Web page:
bridge exercise strengthens the glutes, abs, and hamstrings (back of the thigh) while improving the core. It’s easy to add to strength training, can be used as a warm-up, and is even a good rehab exercise to increase strength.
core and spine stabilization.
It is a very simple exercise and all you need is an open space where you can exercise calmly. Lie on your back using
a mat if you have one. Rest your hands at your sides, bend your knees, and place the bottoms of your feet on the floor, under your knees.
Squeeze your abdominal and gluteal muscles by pushing your lower back into the floor. Raise your hips to create a
straight line from knees to shoulders. Squeeze your core and pull your belly button in toward your spine. Hold the position for 20-30 seconds before lowering your hips back to the starting position.
Benefits of the gluteal bridge exercise
If you’re looking for a move to add to your strength routine that will work your core and butt effortlessly, the basic bridge is a great starting point. This exercise also helps
strengthen the erector spinaewhich runs along the back from the neck to the tailbone.
A basic bridge stretches the stabilizers of the posterior chain, including the
hip abductors, gluteus maximus, and hamstrings. As antagonistic stabilizers for the bridge movement, the rectus abdominis, obliques, and quadriceps are worked while maintaining stability.
Power and strength will generally improve as these muscle groups get stronger. A strong core too
it will improve your posture and can help relieve lower back pain. In fact, as long as you’re in good form, bridging exercises are generally safe for people with chronic back problems and can even help manage pain.
Other Glute Bridge Variations
There are a few different ways to do a bridging exercise, depending on your fitness level and your exercise goals. If you prefer to do the basic bridge with some support underfoot, try the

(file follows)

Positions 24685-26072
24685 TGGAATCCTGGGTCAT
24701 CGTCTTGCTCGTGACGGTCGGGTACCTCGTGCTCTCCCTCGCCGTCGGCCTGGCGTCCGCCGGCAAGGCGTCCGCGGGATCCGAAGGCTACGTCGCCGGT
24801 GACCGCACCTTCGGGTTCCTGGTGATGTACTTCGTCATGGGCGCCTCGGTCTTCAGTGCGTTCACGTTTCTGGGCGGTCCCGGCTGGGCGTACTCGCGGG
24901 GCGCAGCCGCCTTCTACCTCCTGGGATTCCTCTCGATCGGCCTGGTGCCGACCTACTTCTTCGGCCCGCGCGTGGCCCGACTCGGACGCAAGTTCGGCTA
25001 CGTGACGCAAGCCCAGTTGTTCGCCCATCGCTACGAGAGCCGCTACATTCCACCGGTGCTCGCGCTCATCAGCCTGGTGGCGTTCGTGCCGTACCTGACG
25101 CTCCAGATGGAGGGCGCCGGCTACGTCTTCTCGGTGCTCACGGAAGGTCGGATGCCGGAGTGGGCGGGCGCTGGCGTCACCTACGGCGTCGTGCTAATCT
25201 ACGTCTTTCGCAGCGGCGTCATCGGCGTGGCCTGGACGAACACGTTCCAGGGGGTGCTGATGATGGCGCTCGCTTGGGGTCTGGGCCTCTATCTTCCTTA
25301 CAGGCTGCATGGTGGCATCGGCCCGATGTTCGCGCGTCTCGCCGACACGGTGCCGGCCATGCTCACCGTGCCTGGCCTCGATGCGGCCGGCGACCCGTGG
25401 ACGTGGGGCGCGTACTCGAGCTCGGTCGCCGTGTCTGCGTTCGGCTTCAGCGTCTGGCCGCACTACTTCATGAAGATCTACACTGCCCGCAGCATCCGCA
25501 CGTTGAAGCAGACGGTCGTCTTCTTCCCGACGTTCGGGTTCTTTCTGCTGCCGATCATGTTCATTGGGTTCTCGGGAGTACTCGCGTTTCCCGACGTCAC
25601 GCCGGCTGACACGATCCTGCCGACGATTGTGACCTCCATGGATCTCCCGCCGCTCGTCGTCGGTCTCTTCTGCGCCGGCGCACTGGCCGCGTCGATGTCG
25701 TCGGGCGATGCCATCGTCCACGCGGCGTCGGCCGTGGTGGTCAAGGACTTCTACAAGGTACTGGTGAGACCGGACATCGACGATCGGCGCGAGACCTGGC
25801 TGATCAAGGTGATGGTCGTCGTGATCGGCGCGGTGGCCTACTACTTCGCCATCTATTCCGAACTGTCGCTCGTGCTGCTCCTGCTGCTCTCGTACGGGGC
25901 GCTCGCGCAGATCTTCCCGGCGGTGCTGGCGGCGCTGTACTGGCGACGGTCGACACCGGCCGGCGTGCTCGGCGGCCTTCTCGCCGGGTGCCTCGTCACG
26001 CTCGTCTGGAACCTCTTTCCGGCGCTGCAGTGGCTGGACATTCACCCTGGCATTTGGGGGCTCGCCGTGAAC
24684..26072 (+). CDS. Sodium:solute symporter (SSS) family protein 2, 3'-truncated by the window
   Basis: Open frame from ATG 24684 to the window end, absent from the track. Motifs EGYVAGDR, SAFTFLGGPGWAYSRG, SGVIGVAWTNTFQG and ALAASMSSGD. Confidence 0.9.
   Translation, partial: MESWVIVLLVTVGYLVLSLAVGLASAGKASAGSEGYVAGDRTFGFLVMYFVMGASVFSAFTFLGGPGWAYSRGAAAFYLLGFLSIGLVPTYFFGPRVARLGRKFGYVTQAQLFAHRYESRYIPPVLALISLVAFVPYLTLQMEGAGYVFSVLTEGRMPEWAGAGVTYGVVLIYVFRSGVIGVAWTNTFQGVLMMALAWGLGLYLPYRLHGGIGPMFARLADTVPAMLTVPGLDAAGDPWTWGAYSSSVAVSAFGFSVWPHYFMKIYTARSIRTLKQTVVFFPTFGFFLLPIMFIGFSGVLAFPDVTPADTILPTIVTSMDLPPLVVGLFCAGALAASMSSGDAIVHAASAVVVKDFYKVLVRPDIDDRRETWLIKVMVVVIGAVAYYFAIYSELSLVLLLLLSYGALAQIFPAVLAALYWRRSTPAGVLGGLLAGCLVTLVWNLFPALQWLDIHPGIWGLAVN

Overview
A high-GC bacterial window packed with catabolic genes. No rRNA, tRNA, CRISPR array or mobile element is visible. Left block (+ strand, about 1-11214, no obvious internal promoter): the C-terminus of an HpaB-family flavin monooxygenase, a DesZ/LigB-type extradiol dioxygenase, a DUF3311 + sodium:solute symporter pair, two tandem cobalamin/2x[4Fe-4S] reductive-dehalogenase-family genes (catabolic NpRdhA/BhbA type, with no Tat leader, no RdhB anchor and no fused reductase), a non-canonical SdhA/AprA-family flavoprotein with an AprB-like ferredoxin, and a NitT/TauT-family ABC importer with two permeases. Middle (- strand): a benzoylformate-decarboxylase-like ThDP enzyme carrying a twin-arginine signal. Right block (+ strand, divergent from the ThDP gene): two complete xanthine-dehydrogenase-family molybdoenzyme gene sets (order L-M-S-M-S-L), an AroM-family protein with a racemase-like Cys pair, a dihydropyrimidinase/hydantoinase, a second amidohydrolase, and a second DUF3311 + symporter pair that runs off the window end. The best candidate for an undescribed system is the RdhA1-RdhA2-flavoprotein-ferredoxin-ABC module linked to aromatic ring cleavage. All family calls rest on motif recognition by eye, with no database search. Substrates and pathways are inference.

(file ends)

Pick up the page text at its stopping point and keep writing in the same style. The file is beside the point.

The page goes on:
elevated bridge. For this variation, you will need a stabilization ball.
Begin in the starting position for the basic bridge with the ball at your feet. Place your heels on top of the ball.
Raise your pelvis as you would in the basic bridge. Keep your core engaged throughout the movement and hold the position for 20-30 seconds, as in the regular bridge.
Another version is the
straight leg bridge. While getting your legs straight instead of your knees bent is often a challenge, adding an exercise ball to support your legs can make it a bit easier. Remember to keep your abdomen contracted and your arms at your sides to support your weight and avoid back strain.
If you want to take the basic bridge up a notch, try the
one leg bridge, either with or without an exercise ball. This option activates the trunk muscles better. Begin in the starting position of a basic bridge and lift your left leg up as you lift your pelvis. Stay like this, and then lower your hips toward the floor, leaving your leg raised. Switch to the right side.
And you also have the
single leg bridge with lowered leg. This exercise adds even more intensity to the single leg bridge by incorporating movement of the legs while the pelvis is in the elevated position. Begin in the starting position of a basic bridge and lift your left leg up as you lift your pelvis. Lower your left leg until it almost touches the floor while keeping your pelvis in the raised position. Raise your leg up and hold before lowering your hips toward the floor. Switch to the right side.